This cast a different light on everything. Now nobody was asking "Why
This cast a different light on everything. Now nobody was asking "Why?" about the cause of a general, ill-defined deviation. Instead they focused on what was distinctive about Monday mornings compared with the rest of the week. They focused on what might have been changed that bore a relationship to this timing. An immediate distinction was recognized: "Monday morning is the first work period following the non-work period of the weekend." And what changed on Monday morning? On each Monday, as soon as the tap was turned, water that had stood in the lines over the weekend came into the printed circuit leaching laboratories. The water used in the process had to go through intensive purification, since purity standards of a few parts per-billion are required. A quick search turned up the fact that some valves had been changed several months before. These valves used a silicone packing material. As water stood in the lines over the weekend, enough of this silicone packing material had begun to diffuse into the water and degrade the leaching process. The result? Many rejections on Monday morning, fewer in the afternoon, and none after Tuesday noon. By then the contaminated water had been purged from the system. From “The New Rational manager”, C. Kepner and B. Tregoe, Princeton Research Press, 1981. R. Hornsey

Summary A good problem definition is necessary for a good design or solution Understanding of thinking preferences and elimination of poor thinking techniques assists the process Using metaphors can help to adopt the necessary approaches to the problem Certain techniques (heuristics) can assist in the process of formulating the problem R. Hornsey

Homework Read and understand Chapter 3 of the text book
Read the case studies Do problem 3.7 R. Hornsey

Exercise – Leaking Oil Apply Kepner-Tregoe analysis (SA and PA) to determine the priorities and possible causes of the following problem Our client is a major food processor. One of the company plants produces oil from corn and soybeans. The five units that filter the oil are located in one building. On the day the problem was first observed, a foreman rushed into his supervisor's office: "Number One Filter is leaking. There's oil all over the floor of the filter house." The foreman guessed that the leak was caused by valves loosening up from vibration. This had happened once before. "Number One sits right next to the main feedwater pump and gets shaken up more than the other four filters." A mechanic tried to find the leak but couldn't tell much because the oil had already been cleaned up. The lid fastener looked all right. After examining pipes, valves, and the walls of the filter chamber, the mechanic concluded that the oil had spilled from another source. The next day there was more oil. Another mechanic traced the leak to the cleanout hatch but that didn't help much. Why should the cleanout hatch leak? It looked perfectly all right. Just to be on the safe side, he replaced the gasket even though it looked new. The hatch continued to leak. "Maintenance people just aren't closing it tight enough after they clean it out," someone volunteered. "There are a couple of new guys on maintenance here since the shifts were changed around last month. I wonder if they're using a torque wrench like they're supposed to. This happened to us once before because somebody didn't use a torque wrench." No one could say for sure. R. Hornsey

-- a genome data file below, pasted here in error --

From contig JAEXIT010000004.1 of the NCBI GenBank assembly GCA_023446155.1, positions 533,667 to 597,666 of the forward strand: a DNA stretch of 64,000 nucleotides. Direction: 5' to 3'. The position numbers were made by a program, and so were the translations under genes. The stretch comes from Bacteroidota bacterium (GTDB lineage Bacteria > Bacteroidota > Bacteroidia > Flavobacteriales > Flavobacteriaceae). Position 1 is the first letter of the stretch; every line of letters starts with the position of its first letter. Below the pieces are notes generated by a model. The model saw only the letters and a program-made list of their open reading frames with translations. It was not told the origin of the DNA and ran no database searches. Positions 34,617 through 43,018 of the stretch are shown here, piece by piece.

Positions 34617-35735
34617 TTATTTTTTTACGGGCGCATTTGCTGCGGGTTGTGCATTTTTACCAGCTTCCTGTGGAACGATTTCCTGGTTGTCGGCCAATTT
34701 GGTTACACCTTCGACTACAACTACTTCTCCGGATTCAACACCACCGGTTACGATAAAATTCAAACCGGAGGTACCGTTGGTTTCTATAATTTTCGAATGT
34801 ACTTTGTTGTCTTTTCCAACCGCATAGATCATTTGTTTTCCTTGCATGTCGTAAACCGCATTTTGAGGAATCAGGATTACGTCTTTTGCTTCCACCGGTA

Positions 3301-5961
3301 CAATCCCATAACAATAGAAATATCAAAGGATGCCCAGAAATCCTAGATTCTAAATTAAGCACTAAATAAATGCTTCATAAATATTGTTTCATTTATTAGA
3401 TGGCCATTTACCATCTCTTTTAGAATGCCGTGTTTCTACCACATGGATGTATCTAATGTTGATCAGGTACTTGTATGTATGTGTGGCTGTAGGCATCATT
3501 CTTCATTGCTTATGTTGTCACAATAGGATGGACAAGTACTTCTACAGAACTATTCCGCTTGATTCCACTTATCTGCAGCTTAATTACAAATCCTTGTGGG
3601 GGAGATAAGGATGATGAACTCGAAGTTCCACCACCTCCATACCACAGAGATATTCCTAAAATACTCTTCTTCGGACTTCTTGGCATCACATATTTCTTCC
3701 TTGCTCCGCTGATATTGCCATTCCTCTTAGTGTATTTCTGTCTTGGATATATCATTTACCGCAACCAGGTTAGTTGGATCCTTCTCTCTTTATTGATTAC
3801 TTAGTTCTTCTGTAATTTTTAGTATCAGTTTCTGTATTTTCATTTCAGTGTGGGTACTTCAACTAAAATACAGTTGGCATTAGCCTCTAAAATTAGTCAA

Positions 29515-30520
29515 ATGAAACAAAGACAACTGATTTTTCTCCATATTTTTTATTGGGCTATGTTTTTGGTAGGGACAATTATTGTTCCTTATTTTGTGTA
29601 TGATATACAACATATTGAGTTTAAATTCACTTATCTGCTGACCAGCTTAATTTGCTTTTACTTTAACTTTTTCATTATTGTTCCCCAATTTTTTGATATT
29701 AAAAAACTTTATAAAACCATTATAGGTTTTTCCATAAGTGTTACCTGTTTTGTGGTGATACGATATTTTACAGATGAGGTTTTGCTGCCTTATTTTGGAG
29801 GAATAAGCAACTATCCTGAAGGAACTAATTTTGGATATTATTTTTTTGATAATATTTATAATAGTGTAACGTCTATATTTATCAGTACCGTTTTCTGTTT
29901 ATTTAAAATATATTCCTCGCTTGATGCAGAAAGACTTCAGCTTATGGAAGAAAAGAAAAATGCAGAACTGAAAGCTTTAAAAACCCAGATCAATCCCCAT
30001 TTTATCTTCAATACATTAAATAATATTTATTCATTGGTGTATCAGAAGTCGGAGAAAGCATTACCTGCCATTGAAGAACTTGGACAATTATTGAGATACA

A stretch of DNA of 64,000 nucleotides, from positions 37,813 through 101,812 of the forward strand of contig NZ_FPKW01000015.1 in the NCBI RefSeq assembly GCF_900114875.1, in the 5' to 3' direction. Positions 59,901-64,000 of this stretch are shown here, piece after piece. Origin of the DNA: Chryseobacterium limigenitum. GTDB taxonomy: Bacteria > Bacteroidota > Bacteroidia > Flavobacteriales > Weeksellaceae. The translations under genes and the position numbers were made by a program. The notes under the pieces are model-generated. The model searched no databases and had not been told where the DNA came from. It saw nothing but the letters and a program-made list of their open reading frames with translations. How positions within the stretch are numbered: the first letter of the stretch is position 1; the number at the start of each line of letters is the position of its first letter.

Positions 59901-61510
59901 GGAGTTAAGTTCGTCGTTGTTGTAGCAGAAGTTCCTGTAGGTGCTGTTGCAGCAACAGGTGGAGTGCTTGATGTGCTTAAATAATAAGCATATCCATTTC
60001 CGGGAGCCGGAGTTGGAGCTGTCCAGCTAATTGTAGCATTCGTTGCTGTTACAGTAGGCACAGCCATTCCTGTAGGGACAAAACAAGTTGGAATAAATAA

The next day an operator slipped on the oil-slick floor and hurt his back. The cleanup task was becoming more than irksome, according to some outspoken comments overheard by the foreman. A few people began grumbling about promises made at the last safety meeting about improving conditions in the filter house. Two days later the plant manager got wind of the situation, called in the supervisor and the foreman, and made it clear that he expected a solution to the oil mess problem within the day. From “The New Rational manager”, C. Kepner and B. Tregoe, Princeton Research Press, 1981. R. Hornsey